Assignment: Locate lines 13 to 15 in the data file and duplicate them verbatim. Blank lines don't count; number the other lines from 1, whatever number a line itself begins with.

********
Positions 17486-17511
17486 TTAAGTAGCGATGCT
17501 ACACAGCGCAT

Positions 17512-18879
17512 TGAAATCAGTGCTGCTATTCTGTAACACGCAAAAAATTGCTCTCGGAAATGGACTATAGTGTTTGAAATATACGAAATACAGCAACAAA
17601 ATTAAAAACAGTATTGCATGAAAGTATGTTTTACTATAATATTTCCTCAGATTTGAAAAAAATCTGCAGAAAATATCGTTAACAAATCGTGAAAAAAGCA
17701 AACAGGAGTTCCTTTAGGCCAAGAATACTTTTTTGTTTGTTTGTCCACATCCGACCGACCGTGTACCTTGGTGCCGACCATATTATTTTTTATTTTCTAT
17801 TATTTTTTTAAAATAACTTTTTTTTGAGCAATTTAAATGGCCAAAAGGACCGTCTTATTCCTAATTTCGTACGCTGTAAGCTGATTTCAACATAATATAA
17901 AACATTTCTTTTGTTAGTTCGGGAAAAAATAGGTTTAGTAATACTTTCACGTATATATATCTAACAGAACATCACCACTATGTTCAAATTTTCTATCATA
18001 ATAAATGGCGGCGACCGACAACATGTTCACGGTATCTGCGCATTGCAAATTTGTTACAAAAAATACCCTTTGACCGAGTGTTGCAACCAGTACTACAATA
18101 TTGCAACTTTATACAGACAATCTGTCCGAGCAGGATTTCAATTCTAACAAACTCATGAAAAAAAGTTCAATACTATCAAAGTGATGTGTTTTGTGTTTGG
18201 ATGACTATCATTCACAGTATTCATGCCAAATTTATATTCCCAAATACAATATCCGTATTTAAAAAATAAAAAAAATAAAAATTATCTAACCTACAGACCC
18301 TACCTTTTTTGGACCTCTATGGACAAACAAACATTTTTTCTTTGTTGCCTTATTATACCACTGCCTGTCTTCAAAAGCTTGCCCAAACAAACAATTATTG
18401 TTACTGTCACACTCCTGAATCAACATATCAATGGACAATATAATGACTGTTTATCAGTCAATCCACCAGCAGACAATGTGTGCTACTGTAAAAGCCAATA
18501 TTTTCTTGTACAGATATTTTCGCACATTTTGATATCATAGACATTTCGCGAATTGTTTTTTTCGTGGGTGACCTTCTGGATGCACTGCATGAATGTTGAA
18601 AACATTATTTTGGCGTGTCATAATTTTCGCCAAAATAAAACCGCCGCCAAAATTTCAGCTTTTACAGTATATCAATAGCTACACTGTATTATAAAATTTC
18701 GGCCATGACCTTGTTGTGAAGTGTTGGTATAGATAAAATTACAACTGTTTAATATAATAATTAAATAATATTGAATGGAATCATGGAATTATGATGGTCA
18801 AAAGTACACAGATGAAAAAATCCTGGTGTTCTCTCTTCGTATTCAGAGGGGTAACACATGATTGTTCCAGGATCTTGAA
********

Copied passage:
18301 TACCTTTTTTGGACCTCTATGGACAAACAAACATTTTTTCTTTGTTGCCTTATTATACCACTGCCTGTCTTCAAAAGCTTGCCCAAACAAACAATTATTG
18401 TTACTGTCACACTCCTGAATCAACATATCAATGGACAATATAATGACTGTTTATCAGTCAATCCACCAGCAGACAATGTGTGCTACTGTAAAAGCCAATA
18501 TTTTCTTGTACAGATATTTTCGCACATTTTGATATCATAGACATTTCGCGAATTGTTTTTTTCGTGGGTGACCTTCTGGATGCACTGCATGAATGTTGAA